Local History: Colonial Yonkers
Yonkers is situated in a hilly region in the southwest quadrant of Westchester County. Westward, the superb valley of the Hudson River unfolds. In 1609, Henry Hudson’s ship “The Half Moon” first emerged from the obscuring shadows of the hills and miles of massive Palisades, Nature’s masonry, which stands out against the horizon. Originally, this was a small Indian settlement on the banks of the Hudson River.
The land on which the city is built was once part of a 24,000 acre (97 km²) land grant that ran from the current Manhattan/Bronx border at Marble Hill northwards for 12 miles (19 km), and from the Hudson River eastwards to the Bronx River. This grant was given in July 1645 by New Netherland Director-General Willem Kieft to Adriaen van der Donck, originally named Colen Donck. Van der Donck was known locally as the Jonkheer or Jonker (etymologically, "young gentleman"; in effect, "Esquire"), a word from which the name "Yonkers" is directly derived.1
The British took control of New Netherland in 1664, and part of the colony was renamed New York in honor of James II, the Duke of York, a major shareholder in the Royal African Company. The Royal African Company, established in the 1660s, held the royal monopoly on the British slave trades, and became the largest shipper of slaves from Africa to the Americas. The British government actively promoted slavery in the colony, with New York eventually having the largest slave population in the North.
The Atlantic slave trade was vital to Britain’s rise to global power. Between 1662-1807, British ships carried approximately 3.4 million slaves from Africa to the Americas, nearly 50 percent of all slave exports of this period. Slave labor ensured the success of plantations that produced large quantities of sugar, tobacco, rices, and cotton for export. The slave economy also advanced trade and ship building, and stimulated British manufacturing due to the colonies’ demand for British-made goods.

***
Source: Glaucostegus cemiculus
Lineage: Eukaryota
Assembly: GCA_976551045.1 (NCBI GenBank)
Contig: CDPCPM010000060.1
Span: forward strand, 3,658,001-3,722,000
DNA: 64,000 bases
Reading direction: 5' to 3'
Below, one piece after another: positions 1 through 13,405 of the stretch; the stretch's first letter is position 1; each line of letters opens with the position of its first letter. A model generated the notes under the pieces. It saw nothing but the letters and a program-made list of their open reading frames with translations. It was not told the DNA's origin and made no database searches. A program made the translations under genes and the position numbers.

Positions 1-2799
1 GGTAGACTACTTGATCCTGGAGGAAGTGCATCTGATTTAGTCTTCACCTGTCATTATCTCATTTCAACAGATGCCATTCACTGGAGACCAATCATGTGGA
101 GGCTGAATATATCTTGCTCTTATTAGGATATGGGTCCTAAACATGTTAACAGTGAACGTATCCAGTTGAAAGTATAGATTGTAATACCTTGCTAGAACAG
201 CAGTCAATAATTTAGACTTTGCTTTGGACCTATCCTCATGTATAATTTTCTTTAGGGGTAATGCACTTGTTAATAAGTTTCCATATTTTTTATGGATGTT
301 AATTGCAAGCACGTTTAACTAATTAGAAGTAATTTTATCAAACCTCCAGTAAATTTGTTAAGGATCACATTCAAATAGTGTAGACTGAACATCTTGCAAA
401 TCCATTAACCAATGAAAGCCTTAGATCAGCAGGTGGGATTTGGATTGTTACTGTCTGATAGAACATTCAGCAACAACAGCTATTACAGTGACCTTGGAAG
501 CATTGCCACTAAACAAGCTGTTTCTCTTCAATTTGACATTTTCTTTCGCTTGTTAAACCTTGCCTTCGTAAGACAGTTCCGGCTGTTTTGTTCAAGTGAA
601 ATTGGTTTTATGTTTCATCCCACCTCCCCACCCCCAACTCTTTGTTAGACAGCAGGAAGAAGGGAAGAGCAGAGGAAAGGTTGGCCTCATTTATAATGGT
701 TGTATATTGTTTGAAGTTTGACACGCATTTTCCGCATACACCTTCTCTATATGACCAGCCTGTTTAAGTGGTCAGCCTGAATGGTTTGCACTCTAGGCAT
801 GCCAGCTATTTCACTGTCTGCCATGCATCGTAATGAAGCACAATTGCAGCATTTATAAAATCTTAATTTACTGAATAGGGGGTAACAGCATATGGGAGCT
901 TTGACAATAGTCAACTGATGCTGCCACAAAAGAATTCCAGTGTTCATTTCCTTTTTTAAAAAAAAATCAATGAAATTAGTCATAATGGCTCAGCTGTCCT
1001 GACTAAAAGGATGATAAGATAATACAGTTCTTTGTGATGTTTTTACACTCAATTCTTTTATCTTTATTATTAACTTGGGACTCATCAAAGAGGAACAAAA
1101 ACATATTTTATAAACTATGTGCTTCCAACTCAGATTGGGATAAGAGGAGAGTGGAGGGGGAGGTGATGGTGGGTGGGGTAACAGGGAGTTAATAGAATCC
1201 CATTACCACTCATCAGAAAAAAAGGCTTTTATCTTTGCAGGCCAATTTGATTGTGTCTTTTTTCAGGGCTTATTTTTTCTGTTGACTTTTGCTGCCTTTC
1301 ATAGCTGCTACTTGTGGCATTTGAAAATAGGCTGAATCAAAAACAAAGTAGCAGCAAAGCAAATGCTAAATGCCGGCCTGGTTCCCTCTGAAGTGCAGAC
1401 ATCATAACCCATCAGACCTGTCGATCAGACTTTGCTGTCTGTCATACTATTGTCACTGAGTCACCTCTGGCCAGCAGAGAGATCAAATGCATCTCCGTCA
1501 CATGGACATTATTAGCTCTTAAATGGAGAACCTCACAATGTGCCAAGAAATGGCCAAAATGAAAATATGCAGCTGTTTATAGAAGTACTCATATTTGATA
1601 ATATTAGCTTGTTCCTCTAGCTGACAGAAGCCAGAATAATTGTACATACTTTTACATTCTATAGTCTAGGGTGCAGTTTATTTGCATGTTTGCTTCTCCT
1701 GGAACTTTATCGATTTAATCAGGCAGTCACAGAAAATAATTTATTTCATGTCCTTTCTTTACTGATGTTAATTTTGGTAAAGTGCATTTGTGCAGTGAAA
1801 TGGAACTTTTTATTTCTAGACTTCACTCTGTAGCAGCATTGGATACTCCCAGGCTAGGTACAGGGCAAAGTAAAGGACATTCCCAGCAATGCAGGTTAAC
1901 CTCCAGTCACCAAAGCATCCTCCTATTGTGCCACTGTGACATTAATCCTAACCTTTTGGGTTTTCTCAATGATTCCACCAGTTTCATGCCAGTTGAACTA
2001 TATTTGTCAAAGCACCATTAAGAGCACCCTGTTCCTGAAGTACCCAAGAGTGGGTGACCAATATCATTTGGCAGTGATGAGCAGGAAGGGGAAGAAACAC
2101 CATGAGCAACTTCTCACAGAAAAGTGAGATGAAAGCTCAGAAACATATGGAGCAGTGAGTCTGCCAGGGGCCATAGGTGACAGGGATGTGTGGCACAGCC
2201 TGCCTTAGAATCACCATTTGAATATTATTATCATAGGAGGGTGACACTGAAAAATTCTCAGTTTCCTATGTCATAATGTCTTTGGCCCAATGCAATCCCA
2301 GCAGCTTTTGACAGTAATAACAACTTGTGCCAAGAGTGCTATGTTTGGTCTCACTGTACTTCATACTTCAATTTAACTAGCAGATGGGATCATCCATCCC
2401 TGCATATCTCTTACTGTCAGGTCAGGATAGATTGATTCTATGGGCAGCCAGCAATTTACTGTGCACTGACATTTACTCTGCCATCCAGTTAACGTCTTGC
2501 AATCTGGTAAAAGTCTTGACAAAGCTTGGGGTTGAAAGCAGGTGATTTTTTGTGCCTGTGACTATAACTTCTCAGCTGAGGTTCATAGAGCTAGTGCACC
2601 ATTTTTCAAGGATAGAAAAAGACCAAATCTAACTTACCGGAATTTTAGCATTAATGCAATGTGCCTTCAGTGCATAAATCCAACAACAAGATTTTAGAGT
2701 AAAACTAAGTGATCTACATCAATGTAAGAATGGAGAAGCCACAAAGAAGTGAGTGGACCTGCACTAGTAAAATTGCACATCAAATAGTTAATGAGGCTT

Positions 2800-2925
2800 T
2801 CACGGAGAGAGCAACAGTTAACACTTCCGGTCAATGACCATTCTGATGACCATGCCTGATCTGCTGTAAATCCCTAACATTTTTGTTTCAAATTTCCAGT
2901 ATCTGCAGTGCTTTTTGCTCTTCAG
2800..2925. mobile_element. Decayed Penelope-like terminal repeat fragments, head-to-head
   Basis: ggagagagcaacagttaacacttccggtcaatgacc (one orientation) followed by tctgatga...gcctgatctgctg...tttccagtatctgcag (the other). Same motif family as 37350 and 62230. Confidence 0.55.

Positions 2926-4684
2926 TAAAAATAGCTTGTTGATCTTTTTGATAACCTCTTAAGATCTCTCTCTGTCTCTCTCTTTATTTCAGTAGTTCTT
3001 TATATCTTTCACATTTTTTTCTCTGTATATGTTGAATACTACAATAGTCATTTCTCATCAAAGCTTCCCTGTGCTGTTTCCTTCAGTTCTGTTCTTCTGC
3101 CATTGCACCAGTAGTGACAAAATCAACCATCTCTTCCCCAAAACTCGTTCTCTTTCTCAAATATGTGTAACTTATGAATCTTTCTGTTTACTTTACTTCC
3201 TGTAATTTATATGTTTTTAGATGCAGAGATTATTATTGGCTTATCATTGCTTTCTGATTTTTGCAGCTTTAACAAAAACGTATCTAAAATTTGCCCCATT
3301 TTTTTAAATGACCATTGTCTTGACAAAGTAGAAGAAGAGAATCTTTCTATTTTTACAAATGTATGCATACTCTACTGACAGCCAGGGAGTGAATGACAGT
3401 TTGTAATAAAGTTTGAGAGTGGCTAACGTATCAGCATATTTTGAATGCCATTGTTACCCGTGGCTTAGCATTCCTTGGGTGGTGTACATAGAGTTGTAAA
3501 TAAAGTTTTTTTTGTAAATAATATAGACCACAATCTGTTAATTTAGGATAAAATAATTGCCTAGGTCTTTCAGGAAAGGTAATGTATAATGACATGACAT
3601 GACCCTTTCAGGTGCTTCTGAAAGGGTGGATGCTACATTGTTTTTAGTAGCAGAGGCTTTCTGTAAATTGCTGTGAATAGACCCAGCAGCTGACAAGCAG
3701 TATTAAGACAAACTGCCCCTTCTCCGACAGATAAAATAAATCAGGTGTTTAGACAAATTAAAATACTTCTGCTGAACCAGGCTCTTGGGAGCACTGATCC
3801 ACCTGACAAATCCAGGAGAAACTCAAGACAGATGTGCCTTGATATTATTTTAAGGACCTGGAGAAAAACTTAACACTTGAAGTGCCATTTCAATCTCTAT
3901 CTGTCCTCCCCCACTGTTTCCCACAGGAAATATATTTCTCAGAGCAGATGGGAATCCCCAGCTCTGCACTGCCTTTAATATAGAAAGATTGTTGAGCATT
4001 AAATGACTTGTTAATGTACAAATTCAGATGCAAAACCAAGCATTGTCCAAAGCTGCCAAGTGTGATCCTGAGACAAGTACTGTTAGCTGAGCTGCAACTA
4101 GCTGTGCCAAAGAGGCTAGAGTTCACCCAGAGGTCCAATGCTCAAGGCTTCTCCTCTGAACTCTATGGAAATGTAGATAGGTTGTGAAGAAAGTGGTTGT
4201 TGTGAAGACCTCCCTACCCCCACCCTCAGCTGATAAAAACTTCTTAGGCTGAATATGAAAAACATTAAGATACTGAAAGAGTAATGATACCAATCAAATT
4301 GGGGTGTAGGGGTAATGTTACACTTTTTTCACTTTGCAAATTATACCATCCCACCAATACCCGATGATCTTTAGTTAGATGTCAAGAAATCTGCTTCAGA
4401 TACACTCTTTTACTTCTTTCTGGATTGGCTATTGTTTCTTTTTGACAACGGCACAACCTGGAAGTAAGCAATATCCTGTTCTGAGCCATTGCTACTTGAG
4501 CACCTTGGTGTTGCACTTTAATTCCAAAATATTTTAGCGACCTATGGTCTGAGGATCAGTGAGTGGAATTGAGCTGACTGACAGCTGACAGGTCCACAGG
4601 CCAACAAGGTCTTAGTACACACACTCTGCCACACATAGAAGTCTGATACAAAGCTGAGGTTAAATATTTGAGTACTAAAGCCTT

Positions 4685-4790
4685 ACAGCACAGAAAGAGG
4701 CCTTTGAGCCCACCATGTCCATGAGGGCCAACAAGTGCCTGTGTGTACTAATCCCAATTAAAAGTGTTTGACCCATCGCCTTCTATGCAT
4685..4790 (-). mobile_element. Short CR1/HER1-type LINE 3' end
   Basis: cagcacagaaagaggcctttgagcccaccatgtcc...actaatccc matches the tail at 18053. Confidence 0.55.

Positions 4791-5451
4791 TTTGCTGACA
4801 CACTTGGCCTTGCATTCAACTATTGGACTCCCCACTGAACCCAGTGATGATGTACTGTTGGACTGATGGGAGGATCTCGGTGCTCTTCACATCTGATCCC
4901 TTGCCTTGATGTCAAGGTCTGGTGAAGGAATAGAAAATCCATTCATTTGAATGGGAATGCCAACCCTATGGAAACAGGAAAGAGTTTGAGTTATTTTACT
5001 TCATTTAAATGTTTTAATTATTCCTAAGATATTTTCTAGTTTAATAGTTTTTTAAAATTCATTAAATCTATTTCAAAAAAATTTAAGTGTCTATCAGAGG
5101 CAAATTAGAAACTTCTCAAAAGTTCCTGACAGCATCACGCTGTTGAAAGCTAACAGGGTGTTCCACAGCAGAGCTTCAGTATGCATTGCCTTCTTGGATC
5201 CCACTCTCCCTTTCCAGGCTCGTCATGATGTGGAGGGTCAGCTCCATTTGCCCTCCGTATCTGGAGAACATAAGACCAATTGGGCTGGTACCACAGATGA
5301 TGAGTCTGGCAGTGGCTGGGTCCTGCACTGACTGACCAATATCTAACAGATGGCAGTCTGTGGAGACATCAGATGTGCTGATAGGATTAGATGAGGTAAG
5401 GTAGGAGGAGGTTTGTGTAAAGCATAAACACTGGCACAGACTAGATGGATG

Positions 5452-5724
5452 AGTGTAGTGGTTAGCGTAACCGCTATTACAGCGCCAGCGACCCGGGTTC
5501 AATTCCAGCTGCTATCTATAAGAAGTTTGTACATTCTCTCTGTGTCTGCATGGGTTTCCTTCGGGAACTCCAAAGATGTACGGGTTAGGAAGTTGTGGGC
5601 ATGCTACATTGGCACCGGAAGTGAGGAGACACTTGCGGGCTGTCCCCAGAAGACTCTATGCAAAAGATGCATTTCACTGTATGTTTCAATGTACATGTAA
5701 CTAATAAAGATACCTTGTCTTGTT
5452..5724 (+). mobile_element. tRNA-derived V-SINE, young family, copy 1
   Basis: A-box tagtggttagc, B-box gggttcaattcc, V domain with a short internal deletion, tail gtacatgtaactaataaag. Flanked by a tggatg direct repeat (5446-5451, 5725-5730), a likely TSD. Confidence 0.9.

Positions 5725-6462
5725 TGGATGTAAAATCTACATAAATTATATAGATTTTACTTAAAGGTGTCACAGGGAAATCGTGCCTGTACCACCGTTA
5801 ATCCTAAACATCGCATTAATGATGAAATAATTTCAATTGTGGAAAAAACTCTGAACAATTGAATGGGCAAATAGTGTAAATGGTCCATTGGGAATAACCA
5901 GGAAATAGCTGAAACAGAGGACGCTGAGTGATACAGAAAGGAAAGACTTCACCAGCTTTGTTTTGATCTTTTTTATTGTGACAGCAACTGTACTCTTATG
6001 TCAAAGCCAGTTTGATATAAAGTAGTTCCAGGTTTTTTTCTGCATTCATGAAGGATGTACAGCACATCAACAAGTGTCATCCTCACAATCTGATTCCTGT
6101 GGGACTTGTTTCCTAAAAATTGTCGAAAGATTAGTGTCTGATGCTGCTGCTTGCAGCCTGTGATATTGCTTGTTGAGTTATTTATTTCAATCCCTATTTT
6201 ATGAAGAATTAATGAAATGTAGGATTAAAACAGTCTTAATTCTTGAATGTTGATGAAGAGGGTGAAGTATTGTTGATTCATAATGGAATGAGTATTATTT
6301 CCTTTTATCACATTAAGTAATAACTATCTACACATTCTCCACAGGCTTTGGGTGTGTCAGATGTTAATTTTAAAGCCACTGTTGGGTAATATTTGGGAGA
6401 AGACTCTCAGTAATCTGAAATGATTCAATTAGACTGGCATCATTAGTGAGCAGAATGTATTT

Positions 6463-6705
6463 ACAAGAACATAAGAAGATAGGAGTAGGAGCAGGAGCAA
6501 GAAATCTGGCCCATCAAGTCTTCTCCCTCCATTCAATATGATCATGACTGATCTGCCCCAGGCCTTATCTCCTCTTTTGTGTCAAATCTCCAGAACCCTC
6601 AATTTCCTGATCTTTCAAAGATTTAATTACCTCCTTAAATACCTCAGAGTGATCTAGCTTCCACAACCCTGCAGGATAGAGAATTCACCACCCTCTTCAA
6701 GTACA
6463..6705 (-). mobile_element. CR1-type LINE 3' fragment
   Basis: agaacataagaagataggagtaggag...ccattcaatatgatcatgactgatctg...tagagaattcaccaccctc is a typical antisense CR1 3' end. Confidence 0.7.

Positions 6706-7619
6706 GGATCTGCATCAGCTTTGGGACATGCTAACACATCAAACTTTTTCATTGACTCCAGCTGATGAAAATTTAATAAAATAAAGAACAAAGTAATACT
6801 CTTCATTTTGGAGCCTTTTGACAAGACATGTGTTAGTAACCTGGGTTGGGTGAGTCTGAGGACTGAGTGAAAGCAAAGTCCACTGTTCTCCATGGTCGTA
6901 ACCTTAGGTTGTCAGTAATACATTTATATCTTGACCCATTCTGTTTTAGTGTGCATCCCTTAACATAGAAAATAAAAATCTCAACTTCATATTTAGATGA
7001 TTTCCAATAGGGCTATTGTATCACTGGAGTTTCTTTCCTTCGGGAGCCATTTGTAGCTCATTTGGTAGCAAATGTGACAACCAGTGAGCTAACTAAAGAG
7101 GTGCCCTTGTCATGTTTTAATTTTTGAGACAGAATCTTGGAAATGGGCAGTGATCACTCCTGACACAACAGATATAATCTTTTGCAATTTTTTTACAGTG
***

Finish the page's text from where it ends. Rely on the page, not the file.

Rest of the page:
Frederick Philipse and his wife Margaret Harden Brock built the earliest section of Philipse Manor Hall in Yonkers, in the 1680's. In 1685, Frederick Philipse's ship, the “Charles,” sailed from Amsterdam to Angola on the Congo River in West Africa to exchange weapons and other goods for Africans. The Philipses were directly involved in the slave trade from 1685 to 1695. They amassed a great fortune through a profitable shipping business and extensive land acquisition, in addition to owning many slaves.
About 40 percent of households in Colonial New York owned either one or two slaves. The Philipse family, however, owned an average of least 40, more than half were specifically associated with the manor property. The Philipse required highly skilled slaves, knowledgeable in specific trades. Millers were needed to operate the grist mills, and boatmen were need to sail goods back and forth from the property to Philipse warehouse in Manhattan. Philipse slaves also worked as farmers, carpenters, and domestics. Philipse family wills and inventories insist that there were slaves of all ages and some families on the manor. Some of the slaves associated with the Lower Mills (Yonkers) portion of the property resided on the third floor of the Manor Hall.
• Local History
• First Freed Slaves